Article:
mgpcpastor's blog


1 Comment

Start Planning Your Own Funeral (via Grayson Pope)

Taking a cue from one of the less likely of Jonathan Edward’s well-known resolutions, Grayson Pope invites us visit the house of mourning to learn enduring lessons.
By planning your death, you should also be making plans about living.

An excerpt:

Start Planning Your Own Funeral
Jonathan Edwards is known for his famous resolutions—short promises he made to help keep himself on the path of righteousness. His ninth resolution reads, “Resolved, To think much, on all occasions, of my dying, and of the common circumstances which attend death.”
He was resolved to think about his death and the normal circumstances it would bring. That means Edwards was resolved to plan his own funeral in his mind.
His example is one we can follow. Try this short exercise: for 10 minutes today, think through the reality that you will die. Reflect on all that thought brings, from death certificates to funeral plans and coffin choices.
Remind yourself that in Christ “we live and move and have our being” (Acts 17:28); that your next breath comes only if he allows it. Imagine you will die tomorrow, next week, or next year.
Then, ask yourself questions like, “If I were about to die…”

  • “What would I do differently? What would I start doing? What would I stop doing?”
  • “Would I keep living the way I am—living where I live, doing the things I do, working the job I have?”
  • “What would I be ashamed of not attempting for God?”
  • “Who would I spend more time with?”

Surely, God will bring some things into focus, namely that we should live today like we’ll die tomorrow.
Resolve to think about your death more often.
Resolve to plan your own funeral every now and then, at least in your mind.

Read the whole post at Gospel-Centered Discipleship.


Leave a comment

Westminster Confession Of Faith – Lord’s Day 52

Westminster Confession Of Faith – Lord’s Day 52

Chapter 33 – Of the Last Judgment
I. God has appointed a day, wherein he will judge the world in righteousness by Jesus Christ, to whom all power and judgment is given of the Father. In which day, not only the apostate angels shall be judged; but likewise all persons, that have lived upon earth, shall appear before the tribunal of Christ, to give an account of their thoughts, words, and deeds; and to receive according to what they have done in the body, whether good or evil.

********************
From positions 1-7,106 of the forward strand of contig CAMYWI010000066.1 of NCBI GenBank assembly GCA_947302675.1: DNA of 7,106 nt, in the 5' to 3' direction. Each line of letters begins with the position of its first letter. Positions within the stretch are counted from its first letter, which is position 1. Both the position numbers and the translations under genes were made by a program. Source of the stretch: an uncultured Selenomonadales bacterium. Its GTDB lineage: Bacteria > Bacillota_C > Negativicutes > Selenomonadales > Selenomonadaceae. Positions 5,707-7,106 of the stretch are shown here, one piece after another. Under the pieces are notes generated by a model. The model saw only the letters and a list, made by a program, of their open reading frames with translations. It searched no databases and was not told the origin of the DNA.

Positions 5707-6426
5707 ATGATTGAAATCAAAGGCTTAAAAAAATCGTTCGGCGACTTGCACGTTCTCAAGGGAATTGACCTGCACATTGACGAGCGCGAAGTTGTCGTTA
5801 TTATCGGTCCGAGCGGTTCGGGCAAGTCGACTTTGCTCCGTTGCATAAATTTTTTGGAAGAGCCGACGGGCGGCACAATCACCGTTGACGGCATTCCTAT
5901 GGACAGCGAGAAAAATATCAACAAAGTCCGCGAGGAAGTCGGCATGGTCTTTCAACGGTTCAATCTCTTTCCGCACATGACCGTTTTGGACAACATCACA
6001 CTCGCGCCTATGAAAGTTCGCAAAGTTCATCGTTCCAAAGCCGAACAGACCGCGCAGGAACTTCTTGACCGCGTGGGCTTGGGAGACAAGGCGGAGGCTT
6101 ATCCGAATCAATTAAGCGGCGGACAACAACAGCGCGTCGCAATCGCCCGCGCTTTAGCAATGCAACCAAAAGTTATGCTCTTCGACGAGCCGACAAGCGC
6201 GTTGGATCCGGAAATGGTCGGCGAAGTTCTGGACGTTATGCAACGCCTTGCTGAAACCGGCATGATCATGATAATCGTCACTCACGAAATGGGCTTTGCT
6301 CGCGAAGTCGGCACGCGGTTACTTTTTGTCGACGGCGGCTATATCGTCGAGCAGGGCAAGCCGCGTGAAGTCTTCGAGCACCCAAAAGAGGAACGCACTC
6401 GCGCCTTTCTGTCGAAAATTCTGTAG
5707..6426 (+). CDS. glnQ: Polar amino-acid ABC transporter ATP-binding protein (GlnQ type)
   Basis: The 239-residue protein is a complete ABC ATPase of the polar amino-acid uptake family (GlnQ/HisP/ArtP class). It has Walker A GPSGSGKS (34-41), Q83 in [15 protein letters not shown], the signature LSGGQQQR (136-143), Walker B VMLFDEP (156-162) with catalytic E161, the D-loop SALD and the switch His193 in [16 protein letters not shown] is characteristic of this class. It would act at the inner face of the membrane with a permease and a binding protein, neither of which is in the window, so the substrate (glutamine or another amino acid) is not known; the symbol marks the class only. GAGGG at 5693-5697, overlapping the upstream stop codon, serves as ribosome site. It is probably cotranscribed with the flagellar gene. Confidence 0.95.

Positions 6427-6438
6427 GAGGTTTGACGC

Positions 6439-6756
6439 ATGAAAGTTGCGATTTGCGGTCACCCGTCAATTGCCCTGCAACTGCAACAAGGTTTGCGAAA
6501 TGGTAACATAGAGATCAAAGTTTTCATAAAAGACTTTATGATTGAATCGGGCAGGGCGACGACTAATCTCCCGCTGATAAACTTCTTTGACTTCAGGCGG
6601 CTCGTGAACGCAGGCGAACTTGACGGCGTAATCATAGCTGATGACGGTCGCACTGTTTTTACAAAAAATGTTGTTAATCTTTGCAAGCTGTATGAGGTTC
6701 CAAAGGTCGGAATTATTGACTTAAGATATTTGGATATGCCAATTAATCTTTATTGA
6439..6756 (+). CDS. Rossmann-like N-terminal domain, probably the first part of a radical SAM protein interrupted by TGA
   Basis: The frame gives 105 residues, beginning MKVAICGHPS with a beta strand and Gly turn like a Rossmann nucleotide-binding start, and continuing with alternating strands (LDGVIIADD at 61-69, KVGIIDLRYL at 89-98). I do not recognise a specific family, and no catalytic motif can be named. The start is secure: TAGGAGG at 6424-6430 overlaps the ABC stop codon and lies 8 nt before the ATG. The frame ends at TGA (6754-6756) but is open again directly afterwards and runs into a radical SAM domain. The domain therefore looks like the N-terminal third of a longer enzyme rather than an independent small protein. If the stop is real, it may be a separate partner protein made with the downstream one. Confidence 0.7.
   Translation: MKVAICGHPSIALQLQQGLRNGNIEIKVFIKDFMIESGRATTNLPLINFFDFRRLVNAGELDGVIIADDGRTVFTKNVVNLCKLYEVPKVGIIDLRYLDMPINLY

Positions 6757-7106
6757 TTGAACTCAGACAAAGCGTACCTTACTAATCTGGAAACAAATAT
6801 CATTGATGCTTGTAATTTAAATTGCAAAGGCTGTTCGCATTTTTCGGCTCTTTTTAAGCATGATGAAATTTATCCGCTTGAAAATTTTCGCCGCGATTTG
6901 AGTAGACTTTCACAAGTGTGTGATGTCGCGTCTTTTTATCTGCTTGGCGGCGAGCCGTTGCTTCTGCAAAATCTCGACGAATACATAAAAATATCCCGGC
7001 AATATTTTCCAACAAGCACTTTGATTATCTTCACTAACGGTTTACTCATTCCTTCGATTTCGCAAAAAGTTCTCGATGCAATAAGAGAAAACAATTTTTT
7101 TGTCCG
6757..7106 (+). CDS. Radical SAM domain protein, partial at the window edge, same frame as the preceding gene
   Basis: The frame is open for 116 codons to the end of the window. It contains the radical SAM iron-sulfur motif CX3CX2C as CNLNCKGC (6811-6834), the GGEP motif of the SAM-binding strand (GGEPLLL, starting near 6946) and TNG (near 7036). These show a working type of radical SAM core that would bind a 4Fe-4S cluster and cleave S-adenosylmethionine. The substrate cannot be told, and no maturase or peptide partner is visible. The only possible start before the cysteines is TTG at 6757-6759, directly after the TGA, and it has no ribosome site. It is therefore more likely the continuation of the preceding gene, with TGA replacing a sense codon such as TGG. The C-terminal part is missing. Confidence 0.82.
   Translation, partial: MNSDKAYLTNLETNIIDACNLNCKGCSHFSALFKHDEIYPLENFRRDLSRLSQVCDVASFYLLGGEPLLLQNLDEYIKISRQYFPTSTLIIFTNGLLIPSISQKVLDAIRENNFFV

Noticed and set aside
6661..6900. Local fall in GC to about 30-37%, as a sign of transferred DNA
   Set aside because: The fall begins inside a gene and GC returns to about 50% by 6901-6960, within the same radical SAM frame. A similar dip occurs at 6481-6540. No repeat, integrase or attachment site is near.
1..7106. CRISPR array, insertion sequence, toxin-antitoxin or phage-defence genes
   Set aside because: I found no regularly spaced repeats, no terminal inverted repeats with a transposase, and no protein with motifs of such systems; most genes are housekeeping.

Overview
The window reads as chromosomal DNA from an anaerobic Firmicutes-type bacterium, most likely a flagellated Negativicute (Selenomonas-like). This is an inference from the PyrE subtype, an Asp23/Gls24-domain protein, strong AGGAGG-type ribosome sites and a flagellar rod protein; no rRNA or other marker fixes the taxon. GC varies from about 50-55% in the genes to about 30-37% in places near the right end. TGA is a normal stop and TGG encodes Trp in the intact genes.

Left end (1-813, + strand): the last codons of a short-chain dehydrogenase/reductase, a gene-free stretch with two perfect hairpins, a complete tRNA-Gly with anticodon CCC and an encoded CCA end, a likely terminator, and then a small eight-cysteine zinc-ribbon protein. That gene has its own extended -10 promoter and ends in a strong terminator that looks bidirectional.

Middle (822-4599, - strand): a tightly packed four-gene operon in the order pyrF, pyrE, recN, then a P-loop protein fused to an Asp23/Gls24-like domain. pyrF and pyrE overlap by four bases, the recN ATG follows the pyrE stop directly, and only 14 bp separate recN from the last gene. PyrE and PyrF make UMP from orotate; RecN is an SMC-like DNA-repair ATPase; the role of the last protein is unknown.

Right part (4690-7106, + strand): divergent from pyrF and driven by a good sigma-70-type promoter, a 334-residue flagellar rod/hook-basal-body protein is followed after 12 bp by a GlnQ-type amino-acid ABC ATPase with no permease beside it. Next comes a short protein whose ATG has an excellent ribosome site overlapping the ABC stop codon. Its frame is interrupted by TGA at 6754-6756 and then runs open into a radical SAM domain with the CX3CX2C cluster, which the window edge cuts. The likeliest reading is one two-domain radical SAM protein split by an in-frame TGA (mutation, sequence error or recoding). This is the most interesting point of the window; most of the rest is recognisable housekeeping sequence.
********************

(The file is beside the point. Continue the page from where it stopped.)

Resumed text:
II. The end of God’s appointing this day, is for the manifestation of the glory of his mercy in the eternal salvation of the elect; and of his justice in the damnation of the reprobate, who are wicked and disobedient. For then shall the righteous go into everlasting life, and receive that fullness of joy and refreshing which shall come from the presence of the Lord: but the wicked, who know not God, and obey not the gospel of Jesus Christ, shall be cast into eternal torments, and punished with everlasting destruction from the presence of the Lord, and from the glory of his power.
III. As Christ would have us to be certainly persuaded that there shall be a day of judgment, both to deter all men from sin, and for the greater consolation of the godly in their adversity: so will he have that day unknown to men, that they may shake off all carnal security, and be always watchful, because they know not at what hour the Lord will come; and may be ever prepared to say, Come, Lord Jesus, come quickly. Amen.

And Amen.
Thanks for reading along through this series (again) during 2017.


Leave a comment

Westminster Confession Of Faith – Lord’s Day 51

Westminster Confession Of Faith – Lord’s Day 51

Chapter 32 – Of the State of Man After Death, and of the Resurrection of the Dead
I. The bodies of men, after death, return to dust, and see corruption; but their souls (which neither die nor sleep), having an immortal subsistence, immediately return to God who gave them. The souls of the righteous, being then made perfect in holiness, are received into the highest heavens, where they behold the face of God in light and glory, waiting for the full redemption of their bodies; and the souls of the wicked are cast into hell, where they remain in torments and utter darkness, reserved to the judgment of the great day. Besides these two places for souls separated from their bodies, the Scripture acknowledges none.